You’ve probably heard about the insane number of startups grabbing funding lately. What you might not realize is that the fastest growing areas for startups are Food and Healthcare.
Despite the computer, internet, and smartphone revolutions these two fields have been largely immune from the benefits of technology, mostly for the worse. There is incredible potential for integrating medicine with technology, and using it as a subtle teaching aid in the process.
We are literally sitting on a $1.2 trillion US food market that’s just barely been disrupted by technology. So what’s really holding it back? You could blame it on developers, or perhaps the complexity of biology and nutrition, but if you really dig down it becomes painfully clear that the barriers are mostly legislative.
Hungry, Hungry, HIPAA.
If you’re unfamiliar with HIPAA, it stands for Health Insurance Portability and Accountability Act. For most of us in Healthcare we think of HIPAA as laws that govern patient confidentiality, which is partly true. HIPAA encompasses a set of goals that include, among other things, lower administrative costs, patient rights, and maintenance of healthcare.
Sounds pretty good right?
HIPAA has, to some extent, become it’s own governing body. More often I think of it as the “FDA for Healthcare” simply because they dictate so much of what can and can’t be used for patients.
A recent study showed that a whopping 97% of patients are OK with their doctor using technology during their consultation and for follow ups (source). Yet many doctors fear they will run into legal issues with HIPAA if they do so.
You start to see why there might be a problem with HIPAA being a little too hungry, and by hungry I mean overbearing.
Look around at the apps being developed for nutrition; Weight Watchers, Fooducate, My Fitness Pal. All of these are great apps, yet they aren’t allowed to offer advice to patients with actual medical problems, like Diabetes or Kidney Failure (officially at least). If they did, HIPPA would jump down their throats and demand costly medical approval that most of these companies won’t bother with, so these patients get ignored.
Recently, the government has attempted to ease complaints by pledging to make HIPAA easier to understand for these companies. Meanwhile we have parents scraping together their own apps for tracking blood sugar because they’re tired of wading through the red-tape while their children pass out on the soccer field (source). I think with the rate technology is advancing we’re not far from witnessing a massive clash between legislation and consumer technology.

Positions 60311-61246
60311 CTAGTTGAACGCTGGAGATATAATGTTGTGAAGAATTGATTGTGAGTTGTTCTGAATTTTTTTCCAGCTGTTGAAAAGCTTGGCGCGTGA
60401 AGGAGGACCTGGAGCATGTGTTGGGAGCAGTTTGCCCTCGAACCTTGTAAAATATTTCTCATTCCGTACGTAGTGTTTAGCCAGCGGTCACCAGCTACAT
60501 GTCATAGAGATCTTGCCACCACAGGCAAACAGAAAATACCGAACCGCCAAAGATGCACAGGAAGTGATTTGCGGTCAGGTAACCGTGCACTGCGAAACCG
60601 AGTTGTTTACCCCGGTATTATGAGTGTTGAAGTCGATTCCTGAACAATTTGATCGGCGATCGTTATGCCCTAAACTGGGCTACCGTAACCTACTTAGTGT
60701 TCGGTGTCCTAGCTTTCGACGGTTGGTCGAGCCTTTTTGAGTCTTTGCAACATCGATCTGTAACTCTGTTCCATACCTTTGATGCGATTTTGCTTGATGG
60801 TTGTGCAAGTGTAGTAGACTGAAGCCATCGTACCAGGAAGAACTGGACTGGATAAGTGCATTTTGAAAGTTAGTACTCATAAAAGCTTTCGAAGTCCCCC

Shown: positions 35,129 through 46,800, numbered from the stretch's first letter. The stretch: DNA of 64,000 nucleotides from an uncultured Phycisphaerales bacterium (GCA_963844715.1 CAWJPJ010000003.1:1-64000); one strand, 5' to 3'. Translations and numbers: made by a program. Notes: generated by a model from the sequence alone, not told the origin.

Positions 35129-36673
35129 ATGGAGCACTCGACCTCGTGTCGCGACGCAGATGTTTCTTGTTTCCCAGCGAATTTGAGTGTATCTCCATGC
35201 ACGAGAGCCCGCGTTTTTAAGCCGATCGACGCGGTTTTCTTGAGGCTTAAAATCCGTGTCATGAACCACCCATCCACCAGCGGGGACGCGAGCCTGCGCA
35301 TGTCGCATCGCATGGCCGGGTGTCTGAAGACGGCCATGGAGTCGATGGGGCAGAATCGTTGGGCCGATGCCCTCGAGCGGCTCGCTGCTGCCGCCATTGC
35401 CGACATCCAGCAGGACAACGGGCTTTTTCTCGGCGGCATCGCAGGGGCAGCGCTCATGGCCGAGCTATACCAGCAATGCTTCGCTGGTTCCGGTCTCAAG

Look I’m all for patient protection and maintaining security, but the problem is technology is almost like a living thing. In my mind, technology is like a step of evolution, it’s our way of enhancing ourselves faster than biology can enhance us. To hold it back just because it’s new is like cutting off your hands so people don’t replace horses for cars, since cars can be dangerous. If more people are hurt by their own DIY healthcare than would have been hurt letting these companies develop their products, then what’s the point?
I applaud the effort to try and make HIPAA easier to understand, but perhaps what we really need is for HIPAA to better understand startups. Most of these companies aren’t looking to build products for the hospital, but products that help consumers, so why do they need to meet the specifications for hospital-grade equipment? There’s a reason healthcare is so expensive, and this type of overshadowing is an ever growing factor.
So what can we do to help?
1. Well for one keep using these apps. By supporting the companies building these products you give them more funding to use towards future development as well as lobbying. There’s a reason Google has become one of the largest lobbying corporations in the past few years. They realized that pushing the limits of technology takes more than just customers, it takes money spent drumming up legislative support.
2. On top of that, leave reviews for the apps and always include something along the lines of “I wish there were more features for diabetes management”. Developers do read reviews, and with enough support they’re more likely to jump through the hoops of HIPAA.
3. Lastly, press your doctors to embrace technology. Ask if they recommend any apps, or fitness trackers, you might be surprised how many are interested but haven’t had the chance. Doctors and nurses have powerful unions, if they see the demand from their patients they are more likely to lobby for consumer health technologies.
It won’t happen overnight, but with a little effort we can work towards a world where our healthcare advances as fast as our smartphones.
Be good to each other.
– Joshua Iufer, RD